Bremont ALT1- WT World Timer - lugs CU

The movement that powers all of these aviator-friendly functions is the Bremont Caliber BE-54E, a modified ETA 7754 with automatic winding and a COSC chronometer certification. And don’t be so transfixed by the gorgeous, meticulously finished dial that you neglect sneaking a glance or three at the movement — and its crowning feature, the Bremont-customized, skeletonized rotor — through the clear sapphire caseback. Among Caliber BE-54AE’s notable features are 25 jewels, a Glucydur balance, Anachron balance spring, Nivaflex mainspring, a frequency of 28,800 vph, and a 42-hour power reserve. Peer through a loupe and you’ll also find blued screws and attractive perlage finishing on the plates and bridges.

Bremont ALT1-WT World Timer - back
Bremont ALT1-WT World Timer - rotor CU
Bremont ALT1-WT World Timer - movement CU

The case — at 43 mm in diameter, it’s big but not ostentatiously so — is constructed in Bremont’s now-famous ‘Trip-Tick” style, with a black PVD-coated case middle sandwiched between the stainless steel bezel and the caseback, which in classical tool watch style is affixed to the case middle by five screws. The design, including the curved lugs, make for both a comfortable wrist fit as well as a very attractive side view. The navy blue of the dial — with its subtly engraved pattern evoking the longitude and latitude lines of a globe — is continued on the calfskin leather strap, which also features a white contrast stitching. The Bremont logo is etched into the steel deployant buckle, which fastens the ALT1-WT snugly and securely to the wrist. The watch is sporty enough to wear with jeans and T-shirt but will also draw admiring glances peeking out from the crisp cuff of a dress shirt. And needless to say, it makes the perfect color-coordinated accessory to a navy blue suit.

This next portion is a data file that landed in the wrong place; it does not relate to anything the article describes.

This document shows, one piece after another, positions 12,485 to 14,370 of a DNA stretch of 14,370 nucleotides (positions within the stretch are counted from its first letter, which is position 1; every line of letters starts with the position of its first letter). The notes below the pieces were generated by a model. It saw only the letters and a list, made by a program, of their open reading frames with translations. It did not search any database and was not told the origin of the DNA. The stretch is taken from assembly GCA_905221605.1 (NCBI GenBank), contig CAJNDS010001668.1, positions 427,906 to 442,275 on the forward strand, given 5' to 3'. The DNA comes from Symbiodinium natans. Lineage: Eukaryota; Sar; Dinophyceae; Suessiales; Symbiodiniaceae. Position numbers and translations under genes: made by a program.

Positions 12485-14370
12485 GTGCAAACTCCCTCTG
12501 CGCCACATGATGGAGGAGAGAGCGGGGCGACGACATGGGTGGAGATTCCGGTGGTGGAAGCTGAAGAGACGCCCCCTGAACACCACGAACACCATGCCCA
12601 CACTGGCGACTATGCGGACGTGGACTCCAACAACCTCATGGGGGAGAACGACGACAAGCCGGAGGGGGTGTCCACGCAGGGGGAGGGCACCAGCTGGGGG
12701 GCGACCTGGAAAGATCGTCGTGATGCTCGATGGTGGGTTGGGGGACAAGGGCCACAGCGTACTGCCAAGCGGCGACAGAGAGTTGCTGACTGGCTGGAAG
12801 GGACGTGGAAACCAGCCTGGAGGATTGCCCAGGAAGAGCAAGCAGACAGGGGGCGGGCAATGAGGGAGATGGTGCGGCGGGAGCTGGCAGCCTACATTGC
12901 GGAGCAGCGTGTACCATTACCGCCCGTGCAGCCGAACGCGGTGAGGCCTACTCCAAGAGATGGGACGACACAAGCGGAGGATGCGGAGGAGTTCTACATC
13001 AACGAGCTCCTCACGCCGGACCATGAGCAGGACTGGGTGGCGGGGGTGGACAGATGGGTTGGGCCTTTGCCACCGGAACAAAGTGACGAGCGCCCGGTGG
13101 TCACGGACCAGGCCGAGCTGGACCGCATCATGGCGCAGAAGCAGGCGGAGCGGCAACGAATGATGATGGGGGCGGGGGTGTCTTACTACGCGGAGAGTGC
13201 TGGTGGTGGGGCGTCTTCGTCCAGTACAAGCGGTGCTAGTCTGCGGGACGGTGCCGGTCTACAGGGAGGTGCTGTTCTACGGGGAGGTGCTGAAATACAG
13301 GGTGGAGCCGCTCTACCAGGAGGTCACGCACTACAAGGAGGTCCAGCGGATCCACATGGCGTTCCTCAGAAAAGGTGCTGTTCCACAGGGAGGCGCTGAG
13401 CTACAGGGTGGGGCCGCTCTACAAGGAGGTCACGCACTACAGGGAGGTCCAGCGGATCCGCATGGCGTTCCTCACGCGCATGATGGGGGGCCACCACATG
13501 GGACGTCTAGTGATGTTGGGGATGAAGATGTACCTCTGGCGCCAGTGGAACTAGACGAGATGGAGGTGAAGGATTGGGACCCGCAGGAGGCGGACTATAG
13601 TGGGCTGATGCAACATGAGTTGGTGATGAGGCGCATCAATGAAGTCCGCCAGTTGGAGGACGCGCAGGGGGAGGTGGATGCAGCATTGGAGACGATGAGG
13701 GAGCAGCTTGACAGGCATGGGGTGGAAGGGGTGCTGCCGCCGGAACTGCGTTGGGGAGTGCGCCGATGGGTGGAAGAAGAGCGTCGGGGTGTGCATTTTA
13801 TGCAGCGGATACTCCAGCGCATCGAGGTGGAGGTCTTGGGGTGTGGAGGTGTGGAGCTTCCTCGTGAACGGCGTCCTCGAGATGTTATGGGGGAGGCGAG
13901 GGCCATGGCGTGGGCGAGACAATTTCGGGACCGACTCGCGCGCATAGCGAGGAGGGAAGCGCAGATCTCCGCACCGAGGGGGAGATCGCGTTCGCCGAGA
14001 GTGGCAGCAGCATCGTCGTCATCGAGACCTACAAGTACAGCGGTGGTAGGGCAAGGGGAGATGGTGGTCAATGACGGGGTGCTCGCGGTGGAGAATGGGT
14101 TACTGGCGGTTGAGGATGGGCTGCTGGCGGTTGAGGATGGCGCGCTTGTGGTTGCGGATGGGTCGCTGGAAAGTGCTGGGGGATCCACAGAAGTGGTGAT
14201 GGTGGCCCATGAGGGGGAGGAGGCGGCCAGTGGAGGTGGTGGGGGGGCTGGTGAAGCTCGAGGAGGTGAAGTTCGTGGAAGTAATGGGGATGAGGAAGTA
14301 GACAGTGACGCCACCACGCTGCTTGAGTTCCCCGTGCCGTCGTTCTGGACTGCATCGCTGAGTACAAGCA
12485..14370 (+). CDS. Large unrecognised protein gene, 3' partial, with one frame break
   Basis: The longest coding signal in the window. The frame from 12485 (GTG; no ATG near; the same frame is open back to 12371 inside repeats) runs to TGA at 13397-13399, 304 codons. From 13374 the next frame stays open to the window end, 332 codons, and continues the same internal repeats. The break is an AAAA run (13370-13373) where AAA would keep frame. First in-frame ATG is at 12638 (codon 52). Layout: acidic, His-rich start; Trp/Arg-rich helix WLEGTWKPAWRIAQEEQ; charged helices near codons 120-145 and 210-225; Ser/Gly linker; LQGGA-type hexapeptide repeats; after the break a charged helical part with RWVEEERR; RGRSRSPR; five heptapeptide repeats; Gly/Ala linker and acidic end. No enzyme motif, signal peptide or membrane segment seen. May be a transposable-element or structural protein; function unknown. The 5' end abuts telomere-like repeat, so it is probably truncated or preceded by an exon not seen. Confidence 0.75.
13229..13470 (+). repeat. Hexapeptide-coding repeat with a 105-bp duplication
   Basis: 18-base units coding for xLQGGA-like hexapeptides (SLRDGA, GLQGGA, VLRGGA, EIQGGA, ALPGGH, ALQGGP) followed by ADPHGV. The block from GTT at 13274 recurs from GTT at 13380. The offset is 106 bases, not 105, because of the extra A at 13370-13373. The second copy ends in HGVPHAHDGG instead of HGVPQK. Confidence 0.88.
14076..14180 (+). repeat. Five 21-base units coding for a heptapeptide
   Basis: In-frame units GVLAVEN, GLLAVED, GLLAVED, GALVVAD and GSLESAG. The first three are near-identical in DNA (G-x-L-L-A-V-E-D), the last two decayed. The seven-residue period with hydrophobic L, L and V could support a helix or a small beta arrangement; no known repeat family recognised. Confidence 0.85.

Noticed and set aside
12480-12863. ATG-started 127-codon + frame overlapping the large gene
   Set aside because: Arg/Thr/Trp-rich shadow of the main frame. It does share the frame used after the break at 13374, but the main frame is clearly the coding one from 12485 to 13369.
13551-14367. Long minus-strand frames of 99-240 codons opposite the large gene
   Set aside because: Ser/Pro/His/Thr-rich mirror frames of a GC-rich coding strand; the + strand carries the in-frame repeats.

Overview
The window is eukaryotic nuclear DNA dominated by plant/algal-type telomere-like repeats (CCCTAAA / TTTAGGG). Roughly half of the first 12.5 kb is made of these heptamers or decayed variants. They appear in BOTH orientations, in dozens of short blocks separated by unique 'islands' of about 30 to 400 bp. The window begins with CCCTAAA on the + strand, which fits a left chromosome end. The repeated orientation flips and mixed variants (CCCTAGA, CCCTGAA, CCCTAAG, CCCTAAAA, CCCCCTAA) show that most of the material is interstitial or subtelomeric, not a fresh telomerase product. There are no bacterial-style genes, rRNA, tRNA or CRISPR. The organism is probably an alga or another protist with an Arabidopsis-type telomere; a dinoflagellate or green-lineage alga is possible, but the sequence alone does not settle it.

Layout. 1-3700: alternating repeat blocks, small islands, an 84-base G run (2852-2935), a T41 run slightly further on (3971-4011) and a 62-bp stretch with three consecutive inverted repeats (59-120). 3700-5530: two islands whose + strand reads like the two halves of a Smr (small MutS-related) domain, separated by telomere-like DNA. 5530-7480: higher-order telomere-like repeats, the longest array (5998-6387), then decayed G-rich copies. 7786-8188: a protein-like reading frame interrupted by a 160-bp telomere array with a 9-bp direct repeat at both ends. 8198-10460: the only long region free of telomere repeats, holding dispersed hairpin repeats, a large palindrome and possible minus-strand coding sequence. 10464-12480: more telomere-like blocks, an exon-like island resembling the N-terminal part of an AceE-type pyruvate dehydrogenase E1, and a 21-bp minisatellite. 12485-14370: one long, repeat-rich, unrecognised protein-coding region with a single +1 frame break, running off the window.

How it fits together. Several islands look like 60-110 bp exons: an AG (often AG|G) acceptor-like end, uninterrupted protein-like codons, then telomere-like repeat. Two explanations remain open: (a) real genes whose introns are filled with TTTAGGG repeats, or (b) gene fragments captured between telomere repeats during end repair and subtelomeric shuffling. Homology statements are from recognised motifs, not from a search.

Bremont ALT1-WT World Timer - wrist
Bremont ALT1-WT World Timer - buckle

With its military DNA and air-travel functionality, the Bremont ALT1-WT earns a distinguished spot in Bremont’s growing repertoire of complicated watches, and I found it an ideal travel companion even though, during the weeks I spent with it, I only used the world-time indicator to inform myself at the office when it was too late to call Europe or too early to call Los Angeles. And my navy suit particularly misses its presence at cocktail parties. The watch — which I procured for this review from the friendly and knowledgeable staff at the recently opened Bremont flagship boutique on 501 Madison Avenue in New York — carries a retail price of $6,695.

One Response to “Borrowed Time: Reviewing the Bremont ALT1-WT World Timer”

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  1. Leonard Martinez

    I don’t consider a 43 mm case diameter to be “big” although this is probably the biggest watch Bremont has ever produced. If it were 45-48 mm, I’d consider buying it.